Rails: carbon, titanium, steel, aluminium? Round or oval?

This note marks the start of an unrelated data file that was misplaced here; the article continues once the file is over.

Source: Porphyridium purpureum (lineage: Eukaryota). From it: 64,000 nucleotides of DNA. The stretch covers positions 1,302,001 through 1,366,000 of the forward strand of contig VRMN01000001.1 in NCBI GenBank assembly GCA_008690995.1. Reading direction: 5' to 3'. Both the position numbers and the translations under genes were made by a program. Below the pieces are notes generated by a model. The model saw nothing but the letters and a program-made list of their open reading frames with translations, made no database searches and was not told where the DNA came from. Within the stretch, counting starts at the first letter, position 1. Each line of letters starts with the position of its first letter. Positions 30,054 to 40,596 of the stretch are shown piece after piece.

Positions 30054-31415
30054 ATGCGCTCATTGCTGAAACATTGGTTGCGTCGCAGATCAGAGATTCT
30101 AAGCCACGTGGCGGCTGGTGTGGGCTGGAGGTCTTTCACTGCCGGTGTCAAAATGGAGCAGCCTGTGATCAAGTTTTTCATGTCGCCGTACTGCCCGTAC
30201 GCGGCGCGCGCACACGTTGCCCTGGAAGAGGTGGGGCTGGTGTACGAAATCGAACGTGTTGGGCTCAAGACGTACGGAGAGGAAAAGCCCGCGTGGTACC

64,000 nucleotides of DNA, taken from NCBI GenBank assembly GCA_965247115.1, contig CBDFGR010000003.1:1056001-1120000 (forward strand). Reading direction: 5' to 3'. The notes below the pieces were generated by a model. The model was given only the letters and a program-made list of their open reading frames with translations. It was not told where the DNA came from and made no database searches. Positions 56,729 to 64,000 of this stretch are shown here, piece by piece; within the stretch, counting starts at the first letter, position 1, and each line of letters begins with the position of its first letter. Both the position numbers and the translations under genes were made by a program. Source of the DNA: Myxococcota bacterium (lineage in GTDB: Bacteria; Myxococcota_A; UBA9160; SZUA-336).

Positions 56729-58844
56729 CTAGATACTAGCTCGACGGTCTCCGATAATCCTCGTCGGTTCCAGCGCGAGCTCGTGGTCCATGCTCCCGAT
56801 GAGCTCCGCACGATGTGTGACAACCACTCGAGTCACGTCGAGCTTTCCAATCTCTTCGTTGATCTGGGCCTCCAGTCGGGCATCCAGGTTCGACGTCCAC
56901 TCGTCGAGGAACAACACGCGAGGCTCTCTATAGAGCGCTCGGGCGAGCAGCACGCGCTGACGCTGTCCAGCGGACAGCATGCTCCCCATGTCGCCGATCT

Another exciting question arises with the saddle in regards to the frame, also called “rails." Carbon is popular with gram counters because it allows you to save a lot of weight. Around 100 grams can be quite comparable to its sister model with metal rails, sometimes even more. There is actually nothing wrong with carbon, except its higher price compared to other materials. Those who prefer downhill riding sometimes avoid carbon saddles in order to avoid the risk of splinters in the not-unlikely event of a fall. Titanium is almost as light as carbon and is used by many manufacturers as a material for stays on sporty saddles. Sometimes, as with the company SDG, it’s utilised in the form of a titanium-aluminium alloy. Other aluminium alloys are also popular for lightweight saddles, such as those from Italian manufacturer Fizik. Finally, steel is the most widely used material for rails. It's sturdy, affordable and doesn't even have to be heavy. By the way, saddle rails are available in round and, in the road bike sector, also in an oval shape. Such oval rails need a corresponding seatpost and vice versa. However, different rail shapes are not compatible with each other. The good news for round rails: they all follow a standard 7 x 7 millimetre measurement and consequently fit all commercially-available seatposts that are designed for round rails.